Amazon.com, if you guys don’t know, is a  terrific source of penny books, books that third parties sell through Amazon for a penny. I’ve picked up a slew of books that way, and I’m reading quite a few of them. Of them, the most promising is “Education of a Coach” by David Halberstam, but I’m not going to talk about it until I finish some film study of the 1990 Super Bowl. David Halberstam has said some things about that game that absolutely deserve video study, so I’m in the middle of doing that. In  the meantime, I’ll mention a book I picked up for sentimental reasons, my father’s only football book when I was young, the book “Championship Football”, by Dana X. Bible.

Originally copyrighted in 1947, and a fifth printing from 1949, the book is old. The book is musty, and it’s a library copy from a junior high near Texarkana Texas. For all I know, this book was held by H Ross Perot some time in the past.

My first impression was how relevant the material was. Not the bits on strategy, but other things, like plays, like tips on playing, tips on blocking technique, tips on tackling a quarterback higher, so that you pin his arms to his body. Photographs, such as Bobby Lane showing people how to pass the ball, and players in 2, 3, and 4 point stances, are useful. Someone needs to resurrect this book, at least in PDF form, if nothing else.

The late 40s were a period when the T formation was coming into common use, but the older formations, such as the single and double wing, long and short punt formations, were still around. Dana talks knowledgeably about spinning backs, or spinners.

Dr Z: Vick as back 4, Duckett as 3, Dunn as 1, Koslowski as 2.

Spinners? You are a Dr Z fan, aren’t you? Can’t you remember Dr Z, Paul Zimmerman, trying to convince Dan Reeves to use Michael Vick as a single wing tailback, and growing sentimental about spinners?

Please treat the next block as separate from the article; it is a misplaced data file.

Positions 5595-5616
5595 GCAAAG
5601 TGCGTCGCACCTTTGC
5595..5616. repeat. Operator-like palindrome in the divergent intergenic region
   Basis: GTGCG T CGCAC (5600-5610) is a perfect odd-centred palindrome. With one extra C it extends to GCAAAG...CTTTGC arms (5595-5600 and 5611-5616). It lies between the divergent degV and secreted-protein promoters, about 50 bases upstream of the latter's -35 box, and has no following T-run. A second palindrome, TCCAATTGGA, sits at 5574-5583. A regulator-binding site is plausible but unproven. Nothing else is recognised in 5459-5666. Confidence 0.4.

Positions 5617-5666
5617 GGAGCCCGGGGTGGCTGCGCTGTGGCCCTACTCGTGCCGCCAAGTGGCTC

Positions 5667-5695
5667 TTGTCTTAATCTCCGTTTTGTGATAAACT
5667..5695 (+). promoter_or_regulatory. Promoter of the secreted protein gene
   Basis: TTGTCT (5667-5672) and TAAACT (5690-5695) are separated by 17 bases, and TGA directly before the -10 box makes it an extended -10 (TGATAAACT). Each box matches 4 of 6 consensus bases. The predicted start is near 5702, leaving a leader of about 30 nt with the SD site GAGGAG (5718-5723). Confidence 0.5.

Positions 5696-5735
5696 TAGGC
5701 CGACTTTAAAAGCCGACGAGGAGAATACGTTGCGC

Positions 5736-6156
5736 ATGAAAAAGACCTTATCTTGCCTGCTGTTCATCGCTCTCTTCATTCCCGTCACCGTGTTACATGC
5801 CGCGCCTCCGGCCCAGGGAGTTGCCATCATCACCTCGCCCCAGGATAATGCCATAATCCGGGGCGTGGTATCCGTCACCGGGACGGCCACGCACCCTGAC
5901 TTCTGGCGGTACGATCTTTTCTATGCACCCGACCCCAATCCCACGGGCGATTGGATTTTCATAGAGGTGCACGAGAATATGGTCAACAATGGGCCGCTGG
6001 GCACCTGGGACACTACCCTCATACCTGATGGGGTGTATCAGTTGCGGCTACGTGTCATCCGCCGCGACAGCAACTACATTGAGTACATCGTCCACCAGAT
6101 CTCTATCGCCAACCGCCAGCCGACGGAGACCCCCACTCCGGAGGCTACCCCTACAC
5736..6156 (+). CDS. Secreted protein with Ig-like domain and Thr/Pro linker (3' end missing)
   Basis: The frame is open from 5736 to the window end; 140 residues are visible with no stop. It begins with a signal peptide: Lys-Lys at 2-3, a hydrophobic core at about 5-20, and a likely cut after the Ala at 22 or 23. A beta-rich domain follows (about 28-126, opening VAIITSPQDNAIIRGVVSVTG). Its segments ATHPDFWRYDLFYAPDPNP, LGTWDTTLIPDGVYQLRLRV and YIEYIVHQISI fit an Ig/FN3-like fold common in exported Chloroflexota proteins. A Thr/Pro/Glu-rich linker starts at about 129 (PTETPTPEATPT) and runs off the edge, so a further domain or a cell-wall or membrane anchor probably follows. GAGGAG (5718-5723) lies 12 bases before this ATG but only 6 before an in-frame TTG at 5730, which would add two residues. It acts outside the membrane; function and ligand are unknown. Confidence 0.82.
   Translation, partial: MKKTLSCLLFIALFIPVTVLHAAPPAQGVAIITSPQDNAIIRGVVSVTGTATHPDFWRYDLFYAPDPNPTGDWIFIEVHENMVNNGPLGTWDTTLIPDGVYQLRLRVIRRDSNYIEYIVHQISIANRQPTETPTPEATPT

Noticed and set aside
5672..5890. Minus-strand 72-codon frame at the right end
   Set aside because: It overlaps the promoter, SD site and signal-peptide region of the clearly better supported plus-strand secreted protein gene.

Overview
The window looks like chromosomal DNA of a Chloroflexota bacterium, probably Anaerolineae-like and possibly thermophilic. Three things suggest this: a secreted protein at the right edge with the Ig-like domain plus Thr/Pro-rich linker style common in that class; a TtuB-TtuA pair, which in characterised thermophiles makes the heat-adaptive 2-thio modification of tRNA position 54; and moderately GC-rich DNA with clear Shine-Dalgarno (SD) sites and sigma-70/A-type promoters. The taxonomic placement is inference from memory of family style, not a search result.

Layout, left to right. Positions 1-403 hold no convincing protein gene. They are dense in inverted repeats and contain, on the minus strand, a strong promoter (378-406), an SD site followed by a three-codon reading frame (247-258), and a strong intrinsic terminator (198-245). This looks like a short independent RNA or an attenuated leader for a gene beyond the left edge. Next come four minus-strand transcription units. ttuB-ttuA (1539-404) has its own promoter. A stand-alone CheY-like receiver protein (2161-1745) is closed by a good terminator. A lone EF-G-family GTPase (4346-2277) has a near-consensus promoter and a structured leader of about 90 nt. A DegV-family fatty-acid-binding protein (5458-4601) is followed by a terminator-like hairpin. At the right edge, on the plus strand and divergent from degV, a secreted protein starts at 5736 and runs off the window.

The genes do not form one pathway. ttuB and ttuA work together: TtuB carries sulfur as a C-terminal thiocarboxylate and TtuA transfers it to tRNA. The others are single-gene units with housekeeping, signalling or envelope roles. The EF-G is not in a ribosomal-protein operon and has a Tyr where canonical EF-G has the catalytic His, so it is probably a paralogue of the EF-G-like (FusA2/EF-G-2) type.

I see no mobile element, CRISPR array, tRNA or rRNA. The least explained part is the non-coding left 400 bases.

In my dream, I lined up Vick at the run-pass tailback spot. T.J. Duckett was my spinning fullback. Warrick Dunn was the wingback, and Brian Kozlowski, normally the second tight end, was the blocking back. I just couldn’t shake the vision. Finally I called Dan Reeves, who was the Falcons’ coach at the time. Of all the loony calls he’s ever gotten, this must have ranked right up there. Anyway, I laid it all out for him, ending with Duckett as the old Michigan-style spinning fullback.

“What’s a spinning fullback?” Reeves said, and I realized that I was either real old or just dopier than usual. The idea never got any further, but I still think something like that would light up the sky.

Well, Dana has a whole page (or more) on spinners, and not just spinners, he offers a variety of formations on those pages.

Zone defenses, 1940s style. The 5-4 is what we'd call a 34 today.

Curious about the origins of scouting? Wonder how it was done before Steve Belichick came out with his scouting book? I found it interesting to compare pages between the older and the newer book. Seem familiar?

Scouting tips from Steve's book

Scouting tips from Dana's book.

Of course, strategy in those days was incredibly conservative, as offenses were not really well developed in  those days.This is a strategy chart from Dana’s book.

That chart did more to throw me for a loop than anything else, though when teams would quick kick here and there, I was at least ready for the tactic.

Upshot? Terrific book. It probably needs to be preserved in a PDF version, one that won’t age over time. These library copies won’t be around forever.

Update: Google Books has a scan of this book.

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